Influenza is a potentially serious disease that can lead to hospitalization and sometimes even death. Every flu season is different, and flu can affect people differently, but millions of people get flu every year, hundreds of thousands of people are hospitalized and thousands to tens of thousands of people die from flu-related causes every year. Flu can mean a few days of feeling bad and missing work or it can result in more serious illness. Complications of flu can include bacterial pneumonia, ear infections, sinus infections and worsening of chronic medical conditions, such as congestive heart failure, asthma, or diabetes. An annual seasonal flu vaccine is the best way to help protect against flu. Vaccination has been shown to have many benefits including reducing the risk of flu illnesses, hospitalizations and even the risk of flu-related death in children. While some people who get a flu vaccine may still get sick, flu vaccination has been shown in several studies to reduce severity of illness.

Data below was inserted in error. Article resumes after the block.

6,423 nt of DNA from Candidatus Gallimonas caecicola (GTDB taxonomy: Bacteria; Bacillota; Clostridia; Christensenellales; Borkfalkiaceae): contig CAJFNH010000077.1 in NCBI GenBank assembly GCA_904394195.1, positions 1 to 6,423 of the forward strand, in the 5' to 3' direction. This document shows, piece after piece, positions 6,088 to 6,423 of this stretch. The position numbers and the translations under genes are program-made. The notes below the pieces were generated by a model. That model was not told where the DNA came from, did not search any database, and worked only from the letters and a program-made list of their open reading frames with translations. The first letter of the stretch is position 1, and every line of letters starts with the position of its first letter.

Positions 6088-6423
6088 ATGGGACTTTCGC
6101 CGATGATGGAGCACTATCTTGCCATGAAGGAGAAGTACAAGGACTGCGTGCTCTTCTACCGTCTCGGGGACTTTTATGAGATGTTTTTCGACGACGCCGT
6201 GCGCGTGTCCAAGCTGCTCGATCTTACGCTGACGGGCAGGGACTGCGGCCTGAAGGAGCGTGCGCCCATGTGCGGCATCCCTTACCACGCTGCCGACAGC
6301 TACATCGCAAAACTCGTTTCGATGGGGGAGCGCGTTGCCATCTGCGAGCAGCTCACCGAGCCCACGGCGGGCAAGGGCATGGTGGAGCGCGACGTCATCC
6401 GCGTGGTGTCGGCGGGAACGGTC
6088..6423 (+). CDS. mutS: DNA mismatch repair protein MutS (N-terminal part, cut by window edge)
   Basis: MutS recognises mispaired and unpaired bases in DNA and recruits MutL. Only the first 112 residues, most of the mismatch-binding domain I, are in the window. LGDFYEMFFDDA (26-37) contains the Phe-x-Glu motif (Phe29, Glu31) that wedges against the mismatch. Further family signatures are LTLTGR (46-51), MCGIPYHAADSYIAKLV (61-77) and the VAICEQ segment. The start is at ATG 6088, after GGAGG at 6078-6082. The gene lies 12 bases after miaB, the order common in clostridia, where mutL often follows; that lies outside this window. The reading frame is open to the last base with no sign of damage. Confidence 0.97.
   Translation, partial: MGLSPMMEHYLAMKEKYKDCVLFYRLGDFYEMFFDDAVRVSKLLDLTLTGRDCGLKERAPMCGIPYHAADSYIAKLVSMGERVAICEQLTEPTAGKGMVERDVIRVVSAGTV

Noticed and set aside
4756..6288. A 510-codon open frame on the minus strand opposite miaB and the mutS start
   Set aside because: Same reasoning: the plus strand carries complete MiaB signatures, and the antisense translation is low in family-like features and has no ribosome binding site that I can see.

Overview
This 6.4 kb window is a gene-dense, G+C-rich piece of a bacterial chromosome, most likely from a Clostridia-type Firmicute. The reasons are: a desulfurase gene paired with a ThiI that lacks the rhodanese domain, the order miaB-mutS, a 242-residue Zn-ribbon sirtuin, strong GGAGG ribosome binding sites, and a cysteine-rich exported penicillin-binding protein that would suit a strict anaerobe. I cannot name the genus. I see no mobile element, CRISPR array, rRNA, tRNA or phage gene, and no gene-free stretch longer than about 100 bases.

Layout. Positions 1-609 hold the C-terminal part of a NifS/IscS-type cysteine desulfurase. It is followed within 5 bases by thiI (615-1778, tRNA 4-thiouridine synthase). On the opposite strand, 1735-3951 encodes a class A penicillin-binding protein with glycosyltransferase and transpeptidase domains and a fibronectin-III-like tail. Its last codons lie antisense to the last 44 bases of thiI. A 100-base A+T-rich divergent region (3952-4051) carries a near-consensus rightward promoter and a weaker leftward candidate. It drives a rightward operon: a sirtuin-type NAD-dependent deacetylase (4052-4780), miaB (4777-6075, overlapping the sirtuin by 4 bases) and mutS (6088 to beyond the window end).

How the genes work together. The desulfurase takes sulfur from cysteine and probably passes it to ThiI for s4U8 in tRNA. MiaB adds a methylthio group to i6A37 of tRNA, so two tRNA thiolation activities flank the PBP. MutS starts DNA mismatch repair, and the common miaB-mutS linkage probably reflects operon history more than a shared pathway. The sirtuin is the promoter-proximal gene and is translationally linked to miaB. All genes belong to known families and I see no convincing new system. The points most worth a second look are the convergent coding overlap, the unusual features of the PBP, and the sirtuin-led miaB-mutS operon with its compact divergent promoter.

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What Kinds Of Flu Vaccines Are Available
CDC recommends use of any licensed, age-appropriate influenza vaccine during the 2021-2022 influenza season. Available influenza vaccines include quadrivalent inactivated influenza vaccine , recombinant influenza vaccine , or live attenuated influenza vaccine . No preference is expressed for any influenza vaccine over another.
Quadrivalent flu vaccines include:
Are any of the available flu vaccines recommended over others?